Test stations have been acknowledged as an important tool for evaluating insulator performance under different service environments. Typically, these stations are sited in areas having severe pollution problems and therefore allow accelerated accumulation of contamination.
As explained in this past contribution to INMR by industry expert, Dr. Frank Schmuck, this has permitted investigating the behaviour of an insulator’s geometry and applied specific voltage stress within a reasonably short timeframe.
With growing worldwide application of composite insulator technology on distribution and transmission networks, the usual two test parameters – ‘insulator geometry’ and ‘specific voltage stress’ have been supplemented by the additional aspect of ‘material performance‘. Whereas creepage distance and shed profile have been the most important factors for glass and porcelain insulators, outdoor test stations allow investigating complex possible different ageing mechanisms that might affect composite insulators.
Simultaneous to acceptance of composite insulators, the suitability of various laboratory methods to test them has also been extensively studied and indeed remains an ongoing process. Two chamber tests, i.e. the salt fog and the multi-stress stress test as well as a wheel test are agreed methodologies to predict ageing of the shed material for a given insulator design (IEC 62217). Scientific investigations in recent years have also focused on quantifying hydrophobicity resistance and transfer properties (i.e. recovery) of various polymeric materials. This work has been considered important to better understand how insulator materials can be optimized, for example with respect to fillers and surface structures in nano or close to nano size.
Laboratory Testing Versus Test Station
The many combinations of differing service parameters that can influence an insulator’s behaviour over its lifetime are difficult to simulate artificially and then to accelerate under laboratory conditions. For this reason the validity of laboratory test results is sometimes questioned. Users justifiably ask whether the procedures applied in the lab really take into consideration all the relevant factors that are encountered in service (e.g. intensity and duration of UV radiation, in-situ pollution deposition) while also perhaps over-emphasizing other factors. The situation becomes even more complex when taking into account the broad range of different polymeric materials as well as the industry trend toward cost reduction in manufacturing.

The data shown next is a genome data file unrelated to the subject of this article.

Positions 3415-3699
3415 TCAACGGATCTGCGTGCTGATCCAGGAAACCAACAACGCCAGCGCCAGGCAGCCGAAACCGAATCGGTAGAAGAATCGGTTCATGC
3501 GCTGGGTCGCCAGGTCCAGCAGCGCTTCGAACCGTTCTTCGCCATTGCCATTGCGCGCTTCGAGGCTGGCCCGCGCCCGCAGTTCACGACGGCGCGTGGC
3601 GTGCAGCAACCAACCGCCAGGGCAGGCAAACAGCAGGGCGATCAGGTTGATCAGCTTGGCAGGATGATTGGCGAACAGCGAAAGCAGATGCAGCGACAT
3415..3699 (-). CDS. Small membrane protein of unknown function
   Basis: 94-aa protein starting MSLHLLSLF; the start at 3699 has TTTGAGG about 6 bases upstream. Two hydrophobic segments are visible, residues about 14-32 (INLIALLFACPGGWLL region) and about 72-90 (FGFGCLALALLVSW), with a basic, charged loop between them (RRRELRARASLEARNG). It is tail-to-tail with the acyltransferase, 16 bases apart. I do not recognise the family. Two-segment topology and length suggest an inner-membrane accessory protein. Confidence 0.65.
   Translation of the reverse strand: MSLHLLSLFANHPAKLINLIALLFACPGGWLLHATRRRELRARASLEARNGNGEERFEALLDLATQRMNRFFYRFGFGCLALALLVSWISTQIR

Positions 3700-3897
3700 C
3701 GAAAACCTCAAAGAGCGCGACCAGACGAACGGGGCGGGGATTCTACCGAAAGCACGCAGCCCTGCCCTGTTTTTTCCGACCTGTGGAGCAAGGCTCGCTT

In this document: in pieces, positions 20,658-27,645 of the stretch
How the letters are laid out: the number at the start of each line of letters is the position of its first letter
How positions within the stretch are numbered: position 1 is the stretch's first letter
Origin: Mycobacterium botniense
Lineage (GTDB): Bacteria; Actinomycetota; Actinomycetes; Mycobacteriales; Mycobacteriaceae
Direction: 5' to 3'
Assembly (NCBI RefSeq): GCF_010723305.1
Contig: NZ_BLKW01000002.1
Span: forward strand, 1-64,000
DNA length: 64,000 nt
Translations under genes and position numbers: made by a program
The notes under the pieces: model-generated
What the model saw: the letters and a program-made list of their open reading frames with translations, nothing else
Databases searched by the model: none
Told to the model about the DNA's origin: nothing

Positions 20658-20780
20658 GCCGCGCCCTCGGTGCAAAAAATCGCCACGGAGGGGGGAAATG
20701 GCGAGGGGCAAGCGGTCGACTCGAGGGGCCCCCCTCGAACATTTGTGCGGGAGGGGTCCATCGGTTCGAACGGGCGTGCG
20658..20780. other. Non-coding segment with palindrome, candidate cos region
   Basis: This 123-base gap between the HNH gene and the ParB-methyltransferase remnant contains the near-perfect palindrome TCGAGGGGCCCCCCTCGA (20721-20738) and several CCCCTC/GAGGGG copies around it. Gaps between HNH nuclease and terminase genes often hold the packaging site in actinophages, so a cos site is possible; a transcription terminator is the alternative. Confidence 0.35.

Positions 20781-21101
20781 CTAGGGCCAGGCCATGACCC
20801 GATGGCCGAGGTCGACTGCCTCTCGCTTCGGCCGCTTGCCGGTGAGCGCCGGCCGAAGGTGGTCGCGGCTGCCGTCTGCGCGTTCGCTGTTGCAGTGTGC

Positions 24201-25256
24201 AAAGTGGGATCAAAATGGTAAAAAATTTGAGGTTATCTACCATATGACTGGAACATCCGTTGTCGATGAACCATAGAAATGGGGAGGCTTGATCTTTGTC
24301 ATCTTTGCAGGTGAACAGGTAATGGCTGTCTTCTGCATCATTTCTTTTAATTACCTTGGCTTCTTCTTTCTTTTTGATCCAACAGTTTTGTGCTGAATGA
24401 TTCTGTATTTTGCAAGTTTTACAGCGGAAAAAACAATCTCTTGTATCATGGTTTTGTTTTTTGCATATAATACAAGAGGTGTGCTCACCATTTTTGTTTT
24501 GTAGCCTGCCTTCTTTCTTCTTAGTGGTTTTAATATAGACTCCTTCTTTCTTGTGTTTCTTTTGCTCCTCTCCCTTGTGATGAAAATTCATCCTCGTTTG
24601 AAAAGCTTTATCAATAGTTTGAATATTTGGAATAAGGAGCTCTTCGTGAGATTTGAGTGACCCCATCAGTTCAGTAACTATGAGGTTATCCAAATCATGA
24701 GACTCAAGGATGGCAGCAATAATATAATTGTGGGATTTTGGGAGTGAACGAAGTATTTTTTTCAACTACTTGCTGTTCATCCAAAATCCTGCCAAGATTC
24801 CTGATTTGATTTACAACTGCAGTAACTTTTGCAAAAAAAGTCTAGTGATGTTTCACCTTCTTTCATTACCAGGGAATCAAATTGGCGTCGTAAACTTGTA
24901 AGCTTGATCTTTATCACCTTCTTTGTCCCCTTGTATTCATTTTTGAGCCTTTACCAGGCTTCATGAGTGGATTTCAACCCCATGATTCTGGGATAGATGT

Much of this uncertainty can be compensated for by evaluating insulator performance at a naturally-polluted outdoor test station. Ideally, this should be done in combination with the requirement of passing all the ageing procedures described in relevant standards. Given the results of both – artificial laboratory testing and outdoor test stations – predicting insulator performance becomes that much more reliable.
Test Station Guide
A former CIGRE WG prepared a paper: Guide for the Establishment of Naturally Polluted Insulator Testing Stations. This document, which can be used when constructing a test station to compare performance of alternative insulator designs, also provides recommendations for detailed inspection of specimens as well as for criteria to be looked at when selecting the most appropriate insulation for a particular application. This Guide was based in large part on practical experience with test stations in South Africa, in particular the Koeberg facility established in 1974 (see Fig. 1). Experience at this test station has covered long rod, post and hollow core insulators (Fig. 3).
The Guide provides information from site selection for a test station to interpretation of results, including:
• Site Selection;
• Station Configuration;
• Power Supply;
• Test Specimen Arrangement;
• Measurements and Instrumentation;
• Insulator Inspection;
• Comparison of Results.
Photos and sketches enrich this document, providing for greater understanding of the topic. The photos in Ch. 8 of the Guide provide an overview of the variety of different insulator ageing modes, which allows it to also be used as a visual guide to help correctly interpret failure modes of any test specimens.
Required Input Data
Users of the Guide are asked to install a comprehensive data acquisition system consisting of:
• leakage current activity;
• climatic (meteorological) conditions;
• pollution severity.
Due to possible flashovers of test specimens, data safety has to be guaranteed under such circumstances. Moreover, any partial discharge activity on one measurement channel should not be allowed to influence another channel. The availability of these data sets is an important precondition for correct interpretation of individual insulator test results. It has also been confirmed empirically that visual inspection and photo documentation during the test cycle can help estimate risk of damage due to ageing, i.e. finding out whether there is progression or an end to any observed ageing.